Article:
Interview with Kurt Klynen: a mobile learning experience

This is an interview with Kurt Klynen about Mobile Learning and a Mobile Learning experience. It comes from a series of interviews with experienced teachers and educators from around the world sharing their passion and experiences with mobile learning. These interviews are also published in 'Learning Materials for Mobile Devices', an essential guide to help as you begin to explore, choose, and integrate learning materials for mobile devices into your classroom. It's free to download from our website.

About Kurt

Kurt started his career 15 years ago as a teacher. Until this day he still teaches in a primary and secondary school working with children and teachers on integrating technology in teaching and learning. After school hours he works a lot with teachers on curriculum development leading to the foundation of ICT Atelier in 2009. Always with one mission: hands-on, inspiring workshops on the integration of technology in education. You can reach him on Twitter at @meesterkurt.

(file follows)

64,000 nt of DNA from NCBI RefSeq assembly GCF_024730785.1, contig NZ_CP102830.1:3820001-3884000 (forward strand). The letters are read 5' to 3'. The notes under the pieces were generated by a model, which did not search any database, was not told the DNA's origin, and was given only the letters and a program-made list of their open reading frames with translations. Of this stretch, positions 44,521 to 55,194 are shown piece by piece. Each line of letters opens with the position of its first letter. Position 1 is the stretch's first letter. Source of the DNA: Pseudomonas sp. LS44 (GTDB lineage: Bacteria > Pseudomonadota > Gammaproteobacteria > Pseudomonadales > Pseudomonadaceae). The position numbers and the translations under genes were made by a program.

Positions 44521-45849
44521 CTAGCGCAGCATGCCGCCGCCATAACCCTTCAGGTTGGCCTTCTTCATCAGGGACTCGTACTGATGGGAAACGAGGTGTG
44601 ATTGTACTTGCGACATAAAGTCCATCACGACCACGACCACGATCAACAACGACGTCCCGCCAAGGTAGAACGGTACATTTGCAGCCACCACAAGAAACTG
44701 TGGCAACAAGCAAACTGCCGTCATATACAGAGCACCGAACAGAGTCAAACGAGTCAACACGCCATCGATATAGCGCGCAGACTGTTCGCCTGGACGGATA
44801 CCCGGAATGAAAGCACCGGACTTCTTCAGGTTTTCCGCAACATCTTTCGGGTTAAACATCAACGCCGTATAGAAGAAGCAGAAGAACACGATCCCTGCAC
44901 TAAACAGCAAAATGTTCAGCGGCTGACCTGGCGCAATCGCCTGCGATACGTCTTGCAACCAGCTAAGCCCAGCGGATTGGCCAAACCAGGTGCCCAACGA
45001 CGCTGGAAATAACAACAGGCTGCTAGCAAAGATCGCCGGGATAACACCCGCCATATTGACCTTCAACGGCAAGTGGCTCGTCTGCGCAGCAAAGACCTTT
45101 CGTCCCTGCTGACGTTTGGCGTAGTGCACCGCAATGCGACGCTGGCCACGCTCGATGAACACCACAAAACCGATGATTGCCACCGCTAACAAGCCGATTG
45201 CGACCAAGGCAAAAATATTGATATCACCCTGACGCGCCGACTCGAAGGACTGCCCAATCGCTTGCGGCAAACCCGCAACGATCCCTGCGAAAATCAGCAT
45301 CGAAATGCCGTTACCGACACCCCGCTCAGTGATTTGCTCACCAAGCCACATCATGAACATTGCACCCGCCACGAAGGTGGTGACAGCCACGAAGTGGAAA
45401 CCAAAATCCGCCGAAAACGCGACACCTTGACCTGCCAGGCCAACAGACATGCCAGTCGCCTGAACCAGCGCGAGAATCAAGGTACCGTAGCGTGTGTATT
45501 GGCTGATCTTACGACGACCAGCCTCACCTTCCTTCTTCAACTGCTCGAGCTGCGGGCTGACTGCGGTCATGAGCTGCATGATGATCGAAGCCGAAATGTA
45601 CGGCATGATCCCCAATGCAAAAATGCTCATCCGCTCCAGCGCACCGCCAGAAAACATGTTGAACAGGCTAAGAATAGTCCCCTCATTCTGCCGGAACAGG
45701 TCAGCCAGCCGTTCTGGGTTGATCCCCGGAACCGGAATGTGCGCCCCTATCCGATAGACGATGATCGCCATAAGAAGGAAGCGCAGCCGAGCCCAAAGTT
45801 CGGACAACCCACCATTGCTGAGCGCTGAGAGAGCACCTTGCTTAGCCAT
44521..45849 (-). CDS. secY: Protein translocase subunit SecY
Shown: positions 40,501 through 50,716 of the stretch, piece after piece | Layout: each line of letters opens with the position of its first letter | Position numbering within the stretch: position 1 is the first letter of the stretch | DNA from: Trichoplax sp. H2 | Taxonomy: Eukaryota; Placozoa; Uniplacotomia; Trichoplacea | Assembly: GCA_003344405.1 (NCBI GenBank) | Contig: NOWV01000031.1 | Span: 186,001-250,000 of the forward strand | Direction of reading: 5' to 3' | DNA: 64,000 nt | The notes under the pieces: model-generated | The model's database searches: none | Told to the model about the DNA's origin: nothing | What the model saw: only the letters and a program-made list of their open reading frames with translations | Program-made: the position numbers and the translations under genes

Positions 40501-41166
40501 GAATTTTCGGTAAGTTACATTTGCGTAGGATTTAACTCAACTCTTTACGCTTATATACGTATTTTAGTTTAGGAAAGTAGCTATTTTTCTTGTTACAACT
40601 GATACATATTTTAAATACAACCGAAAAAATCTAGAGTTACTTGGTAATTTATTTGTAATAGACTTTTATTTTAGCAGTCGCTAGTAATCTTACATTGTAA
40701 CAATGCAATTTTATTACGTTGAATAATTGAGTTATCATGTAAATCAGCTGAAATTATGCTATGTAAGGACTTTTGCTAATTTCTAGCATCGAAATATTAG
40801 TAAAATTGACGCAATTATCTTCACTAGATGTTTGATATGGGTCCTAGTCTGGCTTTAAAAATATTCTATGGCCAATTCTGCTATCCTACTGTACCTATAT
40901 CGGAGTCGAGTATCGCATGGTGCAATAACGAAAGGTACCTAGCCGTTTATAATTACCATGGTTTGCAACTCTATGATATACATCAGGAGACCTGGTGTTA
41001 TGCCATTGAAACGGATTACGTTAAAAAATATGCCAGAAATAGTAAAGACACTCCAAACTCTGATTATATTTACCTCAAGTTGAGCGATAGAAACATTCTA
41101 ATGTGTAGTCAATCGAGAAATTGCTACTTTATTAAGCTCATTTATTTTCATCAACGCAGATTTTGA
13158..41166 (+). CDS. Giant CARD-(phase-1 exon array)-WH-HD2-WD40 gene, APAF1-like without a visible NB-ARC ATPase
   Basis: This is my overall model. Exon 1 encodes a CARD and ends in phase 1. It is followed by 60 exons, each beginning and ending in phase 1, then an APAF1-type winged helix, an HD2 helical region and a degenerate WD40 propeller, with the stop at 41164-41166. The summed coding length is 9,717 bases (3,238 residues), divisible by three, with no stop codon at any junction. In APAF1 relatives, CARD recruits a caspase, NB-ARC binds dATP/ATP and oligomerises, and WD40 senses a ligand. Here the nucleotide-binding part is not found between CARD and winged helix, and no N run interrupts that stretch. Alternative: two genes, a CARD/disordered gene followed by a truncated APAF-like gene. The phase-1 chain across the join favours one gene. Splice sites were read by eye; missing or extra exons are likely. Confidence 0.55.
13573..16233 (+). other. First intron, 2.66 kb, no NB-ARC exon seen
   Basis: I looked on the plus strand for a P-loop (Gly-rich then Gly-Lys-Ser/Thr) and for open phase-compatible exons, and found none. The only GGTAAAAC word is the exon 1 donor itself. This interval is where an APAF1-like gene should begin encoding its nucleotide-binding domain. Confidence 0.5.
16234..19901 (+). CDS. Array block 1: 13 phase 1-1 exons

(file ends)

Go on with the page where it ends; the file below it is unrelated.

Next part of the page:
Question: Has the rise of apps helped the use of mobile devices for learning and teaching?

Answer: For schools who are just discovering the possibilities of mobile devices that will definitely be the case, but I think we should focus on the learning experience for the students. There are so many apps out here that it can become quite overwhelming. Focusing a lesson on an app isn’t the way to go for me.


Question: What should be the next step then?

Answer: As teachers we should always focus on the learning process of the student. The tools are there to help them achieve their personal goals. You can see it happening already. Tablets have been around for more then five years and blogposts about integration are highlighting the workflow of using multiple materials instead of lists and lists of apps.

It’s time to be mobile with a mobile device and take it outside in a different learning environment.


Question: How would you do that then?

Anwser: I’ve just worked with 1:1 schools who want to see the benefits of their devices on field trips and museum visits. They want to link to the real world and use the device on the spot when it’s needed. A museum or a school tour are ideal entry points to go to that next level.